Nov 2

VPM Marketing v. Jenne: Superior Court Decisions Highlights Risks Of “Unwritten” Employment Relationships; Toronto Employment Lawyer


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A recent decision of the Ontario Superior Court of Justice, VPM Marketing v Jenne, 2018 ONSC 4627 (“Jenne”), sheds light on the risks of “informal” employment relationships where this no written employment contract.

The plaintiff, VPM, is a small marketing firm founded by David Mitchell. In 1992, VPM partnered with another marketing firm, BAMS Marketing. No contract was ever signed. Both firms were very small, and the partnership was effectively a partnership between two people: David Mitchell of VPM and Stephen Jenne of BAMS. The firms came to operate as a single business, although VPM was the more established of the two. In practice, Stephen Jenne and his wife, Barbara, received all of their income from VPM.

David Mitchell died unexpectedly in 2010. David’s widow, Patricia, became VPM’s sole shareholder, director, and officer. Shortly after David’s death, Stephen Jenne met with Patricia and agreed to continue the partnership between VPM and BAMS, although Stephen would take over much of David’s work. Again, no contract was signed.

Over the course of the next year, the Jennes unilaterally ended the division of labour between VPM and BAMS. The Jennes started providing the services that had once been provided by David Mitchell, and the clients that the two firms had shared became clients of BAMS alone. The Jennes offered to pay Patricia $48,000 in exchange for her retirement. Patricia rejected the offer and brought a claim against the Jennes.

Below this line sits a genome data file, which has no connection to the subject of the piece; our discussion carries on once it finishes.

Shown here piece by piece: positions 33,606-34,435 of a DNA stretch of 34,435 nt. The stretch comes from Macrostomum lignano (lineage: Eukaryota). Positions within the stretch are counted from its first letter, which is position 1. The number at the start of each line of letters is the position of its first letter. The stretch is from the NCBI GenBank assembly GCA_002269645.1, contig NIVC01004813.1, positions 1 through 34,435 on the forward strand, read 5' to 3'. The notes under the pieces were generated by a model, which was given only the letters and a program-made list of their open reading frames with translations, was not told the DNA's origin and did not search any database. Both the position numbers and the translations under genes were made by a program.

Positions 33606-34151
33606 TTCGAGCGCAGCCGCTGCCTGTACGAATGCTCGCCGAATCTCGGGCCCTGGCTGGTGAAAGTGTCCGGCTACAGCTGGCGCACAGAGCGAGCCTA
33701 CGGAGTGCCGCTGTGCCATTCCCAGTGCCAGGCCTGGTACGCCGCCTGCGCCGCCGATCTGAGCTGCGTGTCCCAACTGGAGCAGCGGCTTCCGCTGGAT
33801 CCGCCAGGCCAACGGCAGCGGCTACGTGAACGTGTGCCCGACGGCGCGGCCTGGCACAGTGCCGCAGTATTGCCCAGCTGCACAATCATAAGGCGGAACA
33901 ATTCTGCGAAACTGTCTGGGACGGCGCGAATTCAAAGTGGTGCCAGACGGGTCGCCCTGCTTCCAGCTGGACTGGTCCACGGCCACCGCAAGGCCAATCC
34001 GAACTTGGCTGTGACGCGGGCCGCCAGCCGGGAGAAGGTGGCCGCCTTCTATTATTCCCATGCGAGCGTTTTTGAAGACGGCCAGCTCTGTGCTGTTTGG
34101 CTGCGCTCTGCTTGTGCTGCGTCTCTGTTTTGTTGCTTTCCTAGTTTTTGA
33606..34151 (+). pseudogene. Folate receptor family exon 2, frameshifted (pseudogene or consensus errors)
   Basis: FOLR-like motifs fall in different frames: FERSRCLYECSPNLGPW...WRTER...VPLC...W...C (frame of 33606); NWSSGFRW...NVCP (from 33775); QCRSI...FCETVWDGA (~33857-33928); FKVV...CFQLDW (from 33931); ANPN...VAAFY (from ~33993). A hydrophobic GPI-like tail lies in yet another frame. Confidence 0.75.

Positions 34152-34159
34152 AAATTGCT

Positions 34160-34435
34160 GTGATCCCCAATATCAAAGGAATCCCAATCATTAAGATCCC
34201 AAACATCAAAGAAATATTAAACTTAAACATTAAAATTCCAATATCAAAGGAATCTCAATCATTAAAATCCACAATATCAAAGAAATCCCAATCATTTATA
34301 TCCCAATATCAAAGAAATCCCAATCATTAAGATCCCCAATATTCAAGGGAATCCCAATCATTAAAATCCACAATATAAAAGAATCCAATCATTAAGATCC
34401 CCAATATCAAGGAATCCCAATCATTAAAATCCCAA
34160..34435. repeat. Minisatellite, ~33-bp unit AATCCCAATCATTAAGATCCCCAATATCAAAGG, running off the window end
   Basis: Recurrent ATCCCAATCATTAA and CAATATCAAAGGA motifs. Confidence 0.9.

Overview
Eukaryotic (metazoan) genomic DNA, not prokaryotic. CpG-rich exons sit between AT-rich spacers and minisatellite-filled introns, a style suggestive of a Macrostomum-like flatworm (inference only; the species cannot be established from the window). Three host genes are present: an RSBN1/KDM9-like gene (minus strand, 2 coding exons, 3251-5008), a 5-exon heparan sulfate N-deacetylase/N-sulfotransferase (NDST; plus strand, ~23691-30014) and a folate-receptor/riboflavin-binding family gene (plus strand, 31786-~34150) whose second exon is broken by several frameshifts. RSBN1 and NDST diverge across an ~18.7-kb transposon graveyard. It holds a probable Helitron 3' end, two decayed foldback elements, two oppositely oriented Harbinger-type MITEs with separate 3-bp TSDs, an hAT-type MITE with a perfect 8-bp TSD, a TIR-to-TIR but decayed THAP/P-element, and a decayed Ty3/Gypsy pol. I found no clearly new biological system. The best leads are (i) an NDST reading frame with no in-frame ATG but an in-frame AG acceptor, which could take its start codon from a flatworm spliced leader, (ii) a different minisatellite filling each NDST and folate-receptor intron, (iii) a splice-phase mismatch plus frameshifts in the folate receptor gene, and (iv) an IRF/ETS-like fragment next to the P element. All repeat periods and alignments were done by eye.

In effect, Patricia alleged that Stephen Jenne had been an employee or, alternatively, a dependent contractor of VPM from 1992 until David’s death in 2010. As an employee or a dependent contractor, Stephen had a fiduciary duty to VPM, and so was not free to redirect VPM’s business to his own firm. The Jennes argued that the relationship between Stephen and David had been a business partnership, not an employment relationship. Moreover, there had never been a contract of any kind.

The Court held that Stephen had been a dependent contractor of VPM. The leading case on dependent contractor status is McKee v Reid’s Heritage Holmes Ltd, 2009 ONCA 916. In that case, the Ontario Court of Appeal held that a dependent contractor is a contractor who works almost exclusively for a single client for a long period of time. The Court accepted that Stephen had worked exclusively “for” VPM from 1992 to 2010. Additionally, all of his income had come from VPM.

The Court ordered the Jennes to pay Patricia $614,624 in compensatory damages. The amount was based on a calculation of how much income the Jennes had cost Patricia over a period of four years. The Court also awarded Patricia $30,000 in punitive damages, which are only awarded when the defendant’s conduct is so outrageous as to warrant punishment beyond what is required to compensate the plaintiff. In Jenne, the Court found that Stephen had betrayed Patricia’s trust, which was sufficient to justify punitive damages.

There are few, if any, benefits of an “informal” employment or contractor relationship. In Jenne, the parties disagreed not only on the terms of the relationship, but on the nature of the relationship. Patricia saw Stephen as an employee of her late husband, but Stephen saw himself as David’s business partner. These ambiguities could have been avoided if there had been a proper contract between the parties. Employment relationships, even non-traditional ones, should be governed by a written contract whenever possible.

If you are a company looking to have contracts drafted, or are an employee looking to have a contract reviewed, contact Monkhouse Law.

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